• Loving this screen capture of our Huxley Wild. It's from a video our friend Ian made, using
  • I adore holiday lights. I also really love @thencarboretum. It's no surprise then that I'm giddily looking forward to the
  • That'll do pig, that'll do.
  • This is his
  • Brunch at Rhubarb-a good idea today, and always. Plancha roasted romaine with @lustymonk vinaigrette, @bentonsbacon, sunny side eggs, and fingerling potatoes. Not seen: a fried apple & cranberry hand pie that made my heart and belly happy. Huxley and @glennbenglish's, too.
  • My
  • The pies @rorris, @jenathan and I helped baking goddess @bakerhands make today will be available for purchase tomorrow at the North Asheville Tailgate Market from 8-1 pm, along with tarts and bread. Trust me, you don't want to miss out. Set your alarm clocks now!
  • When @bakerhands put out a call two days ago asking for a few hours of baking help today, I pounced at the chance to spend some quality time with such a warm, wise lady. When I found out @rorris and @jenathan had offered the same thing, the deal became even sweeter. The four of us gathered at Smoke Signals Bakery in Marshall today to chat, chew, and chop. Three cheers for wonderful people, delicious food, and fostering community. Hip, hip, freaking HOORAY!!! What a stellar day. *I was in charge of apple pie filling prep today. Photo credit to @rorris for capturing my hella serious pie-making game face!!!
  • When your morning looks like this, you know you're off to a good start. Was introduced to the glorious donuts and conviviality at @holedoughnuts today. Mercy! Goodness abounds.
  • Finally, I bring you this
  • This next pie is a pumpkin-meets-tiramisu hybrid, my
  • Up next in pie recipes with a Thanksgiving vibe from my book
my sponsors
budha hill natural toysImagine Childhood
Imagine ChildhoodBlissful Belly
Sponsorship Information
blog archive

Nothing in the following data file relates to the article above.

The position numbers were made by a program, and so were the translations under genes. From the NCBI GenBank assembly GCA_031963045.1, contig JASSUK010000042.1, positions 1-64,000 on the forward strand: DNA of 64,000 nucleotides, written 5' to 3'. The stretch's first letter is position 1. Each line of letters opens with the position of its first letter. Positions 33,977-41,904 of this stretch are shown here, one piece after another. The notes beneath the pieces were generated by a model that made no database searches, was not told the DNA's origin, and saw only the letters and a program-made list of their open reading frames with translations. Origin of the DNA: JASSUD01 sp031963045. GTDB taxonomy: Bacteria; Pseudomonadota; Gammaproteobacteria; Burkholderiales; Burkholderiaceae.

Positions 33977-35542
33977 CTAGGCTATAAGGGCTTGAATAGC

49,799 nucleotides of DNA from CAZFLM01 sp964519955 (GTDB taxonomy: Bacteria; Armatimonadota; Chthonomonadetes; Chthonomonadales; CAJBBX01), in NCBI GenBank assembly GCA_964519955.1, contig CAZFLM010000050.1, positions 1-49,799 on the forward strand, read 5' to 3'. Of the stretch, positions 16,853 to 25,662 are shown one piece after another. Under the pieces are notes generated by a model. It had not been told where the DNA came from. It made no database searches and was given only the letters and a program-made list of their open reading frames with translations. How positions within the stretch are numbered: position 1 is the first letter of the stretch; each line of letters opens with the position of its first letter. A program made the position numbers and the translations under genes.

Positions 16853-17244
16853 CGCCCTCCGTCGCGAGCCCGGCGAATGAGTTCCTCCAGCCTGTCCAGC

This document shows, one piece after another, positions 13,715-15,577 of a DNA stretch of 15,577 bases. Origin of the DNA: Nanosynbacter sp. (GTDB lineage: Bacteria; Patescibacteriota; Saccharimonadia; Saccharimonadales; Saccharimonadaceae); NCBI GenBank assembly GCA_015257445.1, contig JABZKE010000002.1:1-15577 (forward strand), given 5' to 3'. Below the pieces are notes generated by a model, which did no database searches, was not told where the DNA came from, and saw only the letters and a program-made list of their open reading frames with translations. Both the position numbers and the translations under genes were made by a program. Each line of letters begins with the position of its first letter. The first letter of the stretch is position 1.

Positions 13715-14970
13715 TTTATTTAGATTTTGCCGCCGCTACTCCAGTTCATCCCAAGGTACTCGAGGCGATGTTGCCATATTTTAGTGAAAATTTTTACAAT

• 2014
  • 2013
  • 2012
  • 2011
  • 2010
  • 2009
  • 2008

Stating the Obvious

First there’s the egg. Then there’s the free-range chicken. Then there’s the happy lady, eating said eggs from the above free-range chicken (that’s my gal Georgette, looking so fine!). It’s public knowledge to those of us living in the United States that yet another massive salmonella outbreak has occurred, this time with factory-farmed eggs as the offending party. Over 550 million eggs have been recalled so far, with nearly 2,000 folks in 17 states falling victim to the illness.

For most of us, the virus inflicts gastric distress, but for others, such as those who are pregnant, elderly, young, or with otherwise compromised immune systems, Salmonella can be downright deadly. Research has indicated that the responsible party, Jack DeCoster of Wright County Egg in Iowa, has a far-reaching history of animal safety and welfare violations. To say that all of this sickness and pain and heartache could have been avoided by basic coop hygiene and animal consideration is truly stating the obvious.

The reasons many of us go into keeping a flock of backyard birds are highly variable. Maybe it’s just for the food source. Maybe it’s for engendering a more direct connection between livestock and their food products. Maybe it’s to collect droppings for compost enrichment or have a ready army of bug “dispatchers” on hand for your garden. Whatever your reason, I know, without question, that an overarching concern is for animal welfare. Chickens that are lovingly tended to, in humane living conditions, fed quality food, allowed to preen and groom in dust baths and run around their coops getting sunlight and exercise, monitored for signs of distress, and treated like the glorious, productive, prolific, unique sentient creatures that they are produce more nutritious eggs, generally stay free of illness, and live better lives.

While Mr. DeCoster has a lot to learn about treating living creatures with respect, the rest of us have a mission of another sort. If you’re already on board with keeping a flock of chickens, then you’re no doubt reaping daily the results of your mindful decision. Our mutual goal is to tout the value of humanely, ethically raised chickens far and wide. Our families, our communities, our farms, our planet, and our health will be all the better for it.

*Last image by Lynne Harty courtesy of Lark Crafts.
*If you’re looking for some chicken-tendering advice, check out my book, “Keeping Chickens with Ashley English: All You Need To Know To Care For A Happy, Healthy Flock.”

20 Responses to Stating the Obvious

  • Joy says:

    It is sickening to realize how animals are treated for the sake of industry. Stories like this ( evoke such sorrow and shock. Thanks for your post, and also for being a person who provides an alternative to factory farmed products.

  • Joy says:

    It is sickening to realize how animals are treated for the sake of efficiency and industry. Stories like this ( from my own hometown are shocking and nauseating. Thank you for your post, and also for being a person who offers an alternative to factory-farmed products.

  • taylorgirl6 says:

    Our hens bring us so much more than just eggs. They are joyful, humorous, oddly intelligent creatures, and I cannot envision a future without them.

  • Trish says: